We've written about some truly stunning deep space pictures here on ScienceAlert, but a new Hubble snap showcasing a special collection of five galaxies has to be one of the best yet – even by our high standards.

The group of galaxies is called the Hickson Compact Group 40, and they're unusually close together at the point in space and time that's been captured by the image. In around another billion years or so, they will all collide together to form a giant elliptical galaxy.

What you're looking at are three spiral-shaped galaxies (with the orange dust clouds), an elliptical galaxy (nearer the top, showing light from billions of stars), and a lenticular or lens-like galaxy (towards the lower right).


While dense groups of galaxies aren't rare, they're typically found at the hearts of much larger clusters.

What's special is that this unusually dense galactic huddle, sitting somewhere in the direction of the constellation Hydra, isn't part of a larger crowd. You can see many other galaxies in the background of the image, looking fainter against the backdrop of space.

Astronomers have been tracking the Hickson Compact Group 40 in different spectra of light, with X-ray readings revealing that the galaxies are having gravitational effects on each other, due to the presence of enormous amounts of hot gas in the space between them.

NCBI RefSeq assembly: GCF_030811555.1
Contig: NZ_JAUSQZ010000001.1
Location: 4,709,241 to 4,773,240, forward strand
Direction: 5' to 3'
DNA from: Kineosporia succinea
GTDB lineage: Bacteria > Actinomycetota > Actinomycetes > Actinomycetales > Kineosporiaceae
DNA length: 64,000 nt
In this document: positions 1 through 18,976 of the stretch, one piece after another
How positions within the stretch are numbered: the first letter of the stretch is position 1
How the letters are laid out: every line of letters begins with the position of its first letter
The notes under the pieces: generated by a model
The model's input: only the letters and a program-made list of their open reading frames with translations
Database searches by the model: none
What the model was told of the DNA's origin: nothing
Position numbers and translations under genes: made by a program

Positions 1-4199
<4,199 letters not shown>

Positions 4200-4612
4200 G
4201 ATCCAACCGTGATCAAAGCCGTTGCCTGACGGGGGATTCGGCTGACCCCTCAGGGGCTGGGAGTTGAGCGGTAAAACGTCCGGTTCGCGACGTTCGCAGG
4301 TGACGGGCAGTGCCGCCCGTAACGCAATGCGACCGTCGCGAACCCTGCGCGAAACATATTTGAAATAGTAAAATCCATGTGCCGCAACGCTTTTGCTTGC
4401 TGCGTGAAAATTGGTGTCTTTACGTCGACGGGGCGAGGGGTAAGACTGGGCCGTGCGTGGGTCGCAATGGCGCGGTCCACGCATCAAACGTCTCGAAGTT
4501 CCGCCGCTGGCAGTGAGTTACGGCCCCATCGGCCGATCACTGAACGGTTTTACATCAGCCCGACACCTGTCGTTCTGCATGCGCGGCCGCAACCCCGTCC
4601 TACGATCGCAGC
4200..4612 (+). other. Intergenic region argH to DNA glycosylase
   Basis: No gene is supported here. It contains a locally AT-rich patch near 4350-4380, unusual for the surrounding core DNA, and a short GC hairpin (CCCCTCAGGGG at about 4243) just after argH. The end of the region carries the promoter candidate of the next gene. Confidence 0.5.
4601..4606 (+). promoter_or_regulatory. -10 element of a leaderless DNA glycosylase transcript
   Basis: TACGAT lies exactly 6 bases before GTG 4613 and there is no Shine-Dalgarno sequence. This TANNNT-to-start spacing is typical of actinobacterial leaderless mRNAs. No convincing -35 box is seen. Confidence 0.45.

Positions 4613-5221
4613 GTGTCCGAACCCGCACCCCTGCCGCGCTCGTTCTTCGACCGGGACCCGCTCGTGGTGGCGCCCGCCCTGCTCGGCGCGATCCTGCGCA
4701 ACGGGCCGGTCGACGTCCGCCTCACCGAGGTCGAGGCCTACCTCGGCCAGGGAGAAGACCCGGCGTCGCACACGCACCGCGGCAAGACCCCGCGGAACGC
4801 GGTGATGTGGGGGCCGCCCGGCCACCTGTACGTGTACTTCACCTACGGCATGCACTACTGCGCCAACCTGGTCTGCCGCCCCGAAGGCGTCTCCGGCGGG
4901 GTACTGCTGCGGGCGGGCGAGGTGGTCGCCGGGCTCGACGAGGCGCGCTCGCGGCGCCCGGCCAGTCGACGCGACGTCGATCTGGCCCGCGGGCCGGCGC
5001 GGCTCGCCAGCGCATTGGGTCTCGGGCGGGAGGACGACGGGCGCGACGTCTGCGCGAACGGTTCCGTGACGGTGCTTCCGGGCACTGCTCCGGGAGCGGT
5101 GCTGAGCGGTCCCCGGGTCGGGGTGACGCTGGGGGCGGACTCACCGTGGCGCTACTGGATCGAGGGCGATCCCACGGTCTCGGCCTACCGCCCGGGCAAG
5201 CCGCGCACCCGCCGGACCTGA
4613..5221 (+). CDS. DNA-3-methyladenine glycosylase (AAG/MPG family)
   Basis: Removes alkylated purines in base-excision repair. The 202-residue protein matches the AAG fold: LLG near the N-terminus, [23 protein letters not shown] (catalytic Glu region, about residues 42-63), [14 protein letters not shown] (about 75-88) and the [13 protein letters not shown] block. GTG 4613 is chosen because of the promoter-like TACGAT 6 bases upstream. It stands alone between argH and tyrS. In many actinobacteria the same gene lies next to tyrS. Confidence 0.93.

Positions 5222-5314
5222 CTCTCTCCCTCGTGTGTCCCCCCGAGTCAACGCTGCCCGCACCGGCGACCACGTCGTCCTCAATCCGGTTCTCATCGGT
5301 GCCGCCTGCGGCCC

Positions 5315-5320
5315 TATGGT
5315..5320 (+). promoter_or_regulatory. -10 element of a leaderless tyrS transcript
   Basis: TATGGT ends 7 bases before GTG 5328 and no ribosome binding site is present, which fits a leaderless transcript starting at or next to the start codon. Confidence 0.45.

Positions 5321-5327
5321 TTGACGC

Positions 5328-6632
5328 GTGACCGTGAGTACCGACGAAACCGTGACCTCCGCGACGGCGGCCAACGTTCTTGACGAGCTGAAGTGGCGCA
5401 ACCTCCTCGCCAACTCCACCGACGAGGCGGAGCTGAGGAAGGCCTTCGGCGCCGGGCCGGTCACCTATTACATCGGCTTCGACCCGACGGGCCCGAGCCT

That will eventually lead to their merger, and scientists think dark matter could be playing a part, forming a cloud around the galaxy group and slowing the individual galaxies down. As they lose energy, the thinking goes, they fall together as shown in this picture.

Studying densely packed groups like this – all five galaxies in this image would fit inside two Milky Ways – helps astronomers to understand the where and the when and the how questions surrounding galaxy formation.

"I remember seeing this on a sky survey and saying, 'wow look at that!'" says astronomer Paul Hickson, from the University of British Columbia in Canada, who rediscovered the group in 1982.

"All that I was using at the time was a big plastic ruler and a magnifying glass while looking over sky survey prints."

The Hubble Space Telescope has given us a much clearer look at the cosmos than we had in 1982, and this image has been released to celebrate the anniversary of the telescope's 32nd year of operation – it was deployed into orbit on 25 April 1990.

Since then, it's captured some 1.5 million snapshots of around 50,000 celestial objects, all stored and accessible by the public. We can expect plenty more stunning pictures to appear from Hubble in the years ahead, too.

You can see the full image at larger resolutions on the official NASA website.